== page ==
This election sees a record number of parties contesting the Senate and a record number of candidates. Even people like me who enjoy filling in all the squares below the line on the Senate ballot paper might balk at having to fill in 82 squares (if you’re in Queensland), 102 (if you’re in NSW) or 97 (if you’re in Victoria). I tend to start with my top few, then go to the bottom with the ones I loathe the most and after a few back and forths, ideally it all meets neatly in the middle – if I mess it up and have to start all over again it could end up taking quite a long time. All of which means the likelihood of people just voting 1 above the line for their favourite party is greater than ever.
If you just vote 1 above the line, your preferences are distributed according to the Group Voting Ticket lodged by that party. The problem with doing that is that the preference flows often go in directions you wouldn’t expect. Many of the micro parties are swapping preferences with each other regardless of whether their policies or philosophies are alike or deeply opposed.
There has been some attention drawn to examples such as the Wikileaks Party preferencing a white supremacist party and the Shooters Party ahead of the Greens in NSW and preferencing the Nationals in WA ahead of Wikileaks greatest Parliamentary supporter, Greens Senator Scott Ludlam, as well as the Sex Party in NSW preferencing Pauline Hanson ahead of the Greens. But these are just the tip of a very opaque iceberg. If you want to see who all the candidates are and where all of their preferences go, head to the Australian Electoral Commission’s website at this link – http://aec.gov.au/election/who-are-the-candidates.htm.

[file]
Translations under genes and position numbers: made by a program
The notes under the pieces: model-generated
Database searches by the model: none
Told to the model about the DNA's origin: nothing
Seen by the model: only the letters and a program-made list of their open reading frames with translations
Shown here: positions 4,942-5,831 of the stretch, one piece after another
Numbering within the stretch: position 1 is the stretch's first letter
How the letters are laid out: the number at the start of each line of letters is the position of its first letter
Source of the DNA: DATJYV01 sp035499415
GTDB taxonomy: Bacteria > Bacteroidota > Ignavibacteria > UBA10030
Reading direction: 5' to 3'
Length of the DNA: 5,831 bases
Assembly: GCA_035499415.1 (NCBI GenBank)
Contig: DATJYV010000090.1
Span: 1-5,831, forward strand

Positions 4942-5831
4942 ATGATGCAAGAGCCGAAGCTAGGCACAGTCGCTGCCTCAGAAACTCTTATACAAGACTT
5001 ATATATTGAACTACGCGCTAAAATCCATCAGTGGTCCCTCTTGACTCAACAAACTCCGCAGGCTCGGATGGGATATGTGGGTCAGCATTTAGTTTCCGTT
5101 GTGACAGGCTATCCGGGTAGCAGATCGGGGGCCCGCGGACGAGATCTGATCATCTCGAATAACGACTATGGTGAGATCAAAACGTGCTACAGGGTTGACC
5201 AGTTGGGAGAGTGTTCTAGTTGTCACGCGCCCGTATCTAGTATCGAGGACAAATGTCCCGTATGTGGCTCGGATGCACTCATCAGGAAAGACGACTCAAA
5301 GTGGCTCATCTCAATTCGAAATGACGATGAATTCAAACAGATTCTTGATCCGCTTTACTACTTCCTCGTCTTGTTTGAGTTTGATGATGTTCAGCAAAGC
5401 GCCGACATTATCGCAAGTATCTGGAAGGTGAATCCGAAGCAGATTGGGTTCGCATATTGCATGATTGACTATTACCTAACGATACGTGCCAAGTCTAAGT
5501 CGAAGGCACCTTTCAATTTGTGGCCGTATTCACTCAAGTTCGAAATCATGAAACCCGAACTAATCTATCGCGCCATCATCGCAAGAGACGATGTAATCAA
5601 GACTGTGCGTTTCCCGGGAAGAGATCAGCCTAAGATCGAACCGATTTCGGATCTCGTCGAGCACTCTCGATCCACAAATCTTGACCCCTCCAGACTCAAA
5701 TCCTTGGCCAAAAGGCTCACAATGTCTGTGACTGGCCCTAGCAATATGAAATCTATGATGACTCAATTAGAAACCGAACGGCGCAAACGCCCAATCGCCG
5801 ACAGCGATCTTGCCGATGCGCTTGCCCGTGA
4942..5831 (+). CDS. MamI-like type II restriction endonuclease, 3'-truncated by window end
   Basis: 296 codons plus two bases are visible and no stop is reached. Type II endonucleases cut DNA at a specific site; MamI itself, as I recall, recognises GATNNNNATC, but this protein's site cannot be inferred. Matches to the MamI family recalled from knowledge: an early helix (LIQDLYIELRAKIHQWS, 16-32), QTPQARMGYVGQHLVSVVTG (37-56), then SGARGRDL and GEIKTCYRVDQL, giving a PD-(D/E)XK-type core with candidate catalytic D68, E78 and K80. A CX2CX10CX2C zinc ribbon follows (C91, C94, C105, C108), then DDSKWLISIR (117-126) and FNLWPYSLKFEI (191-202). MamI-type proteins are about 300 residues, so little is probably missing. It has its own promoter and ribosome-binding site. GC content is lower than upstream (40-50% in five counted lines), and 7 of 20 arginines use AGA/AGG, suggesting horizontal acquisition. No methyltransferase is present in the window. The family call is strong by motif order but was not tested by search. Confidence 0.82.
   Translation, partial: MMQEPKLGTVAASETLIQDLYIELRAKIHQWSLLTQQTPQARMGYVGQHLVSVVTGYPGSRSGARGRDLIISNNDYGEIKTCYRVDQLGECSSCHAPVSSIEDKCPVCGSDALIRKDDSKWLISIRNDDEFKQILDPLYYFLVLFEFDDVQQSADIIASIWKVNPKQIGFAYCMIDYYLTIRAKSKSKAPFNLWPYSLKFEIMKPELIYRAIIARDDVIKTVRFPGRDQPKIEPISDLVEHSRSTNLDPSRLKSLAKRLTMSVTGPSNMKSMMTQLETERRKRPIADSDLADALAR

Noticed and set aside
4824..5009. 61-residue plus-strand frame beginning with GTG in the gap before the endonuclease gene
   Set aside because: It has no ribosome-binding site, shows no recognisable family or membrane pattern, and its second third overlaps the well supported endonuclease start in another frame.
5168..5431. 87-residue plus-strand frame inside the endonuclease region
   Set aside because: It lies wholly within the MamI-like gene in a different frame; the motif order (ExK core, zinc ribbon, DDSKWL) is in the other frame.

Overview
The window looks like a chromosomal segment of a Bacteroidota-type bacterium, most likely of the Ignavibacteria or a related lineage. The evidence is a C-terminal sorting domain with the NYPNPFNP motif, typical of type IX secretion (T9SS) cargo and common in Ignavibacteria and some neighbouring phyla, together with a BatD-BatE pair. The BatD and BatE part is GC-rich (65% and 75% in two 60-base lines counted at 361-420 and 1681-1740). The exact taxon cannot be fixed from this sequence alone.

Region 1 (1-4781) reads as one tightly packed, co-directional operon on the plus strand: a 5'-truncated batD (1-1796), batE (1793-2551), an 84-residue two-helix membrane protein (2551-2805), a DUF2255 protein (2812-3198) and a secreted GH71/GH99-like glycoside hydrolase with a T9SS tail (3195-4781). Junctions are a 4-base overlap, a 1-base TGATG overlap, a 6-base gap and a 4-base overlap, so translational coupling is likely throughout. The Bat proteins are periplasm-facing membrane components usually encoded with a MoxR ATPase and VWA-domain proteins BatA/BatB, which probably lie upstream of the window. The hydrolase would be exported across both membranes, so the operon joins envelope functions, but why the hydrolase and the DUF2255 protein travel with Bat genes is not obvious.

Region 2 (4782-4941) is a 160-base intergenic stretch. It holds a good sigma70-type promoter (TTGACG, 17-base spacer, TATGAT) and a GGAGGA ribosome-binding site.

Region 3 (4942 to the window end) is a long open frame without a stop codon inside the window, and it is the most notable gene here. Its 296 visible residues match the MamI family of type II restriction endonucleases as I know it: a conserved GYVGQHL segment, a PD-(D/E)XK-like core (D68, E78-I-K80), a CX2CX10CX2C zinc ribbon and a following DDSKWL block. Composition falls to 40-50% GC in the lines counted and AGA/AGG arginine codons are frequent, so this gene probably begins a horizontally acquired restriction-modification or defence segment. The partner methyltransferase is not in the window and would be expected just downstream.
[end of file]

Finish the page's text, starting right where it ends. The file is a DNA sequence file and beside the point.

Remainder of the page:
With so many parties cross-preferencing, there is a real chance that a party will get someone elected on as little as 0.5% or even less – which would make Family First’s win in Victoria in 2004 with 1.9% look like a landslide.
To test out possible results, have a go at Antony Greens’ excellent Senate calculator at this link – http://www.abc.net.au/news/federal-election-2013/senate-calculator.
I’ve managed to get plausible primary vote scenarios where a party can get elected on 0.2% of the vote – which is what the Outdoor Recreation Party polled in winning a seat in the infamous ‘tablecloth ballot paper’ in the Upper House for the NSW state election in 1999. That election had 80 parties contesting, but the quota to win a seat was only 4.5%, compared to 14.3% for a Senate seat.
Significant reforms were made to the NSW Upper House voting system after the 1999 result, and even if we can avert such an anti-democratic result in the Senate contests this time, I’d suggest similar reforms to the Senate voting system are still very much needed.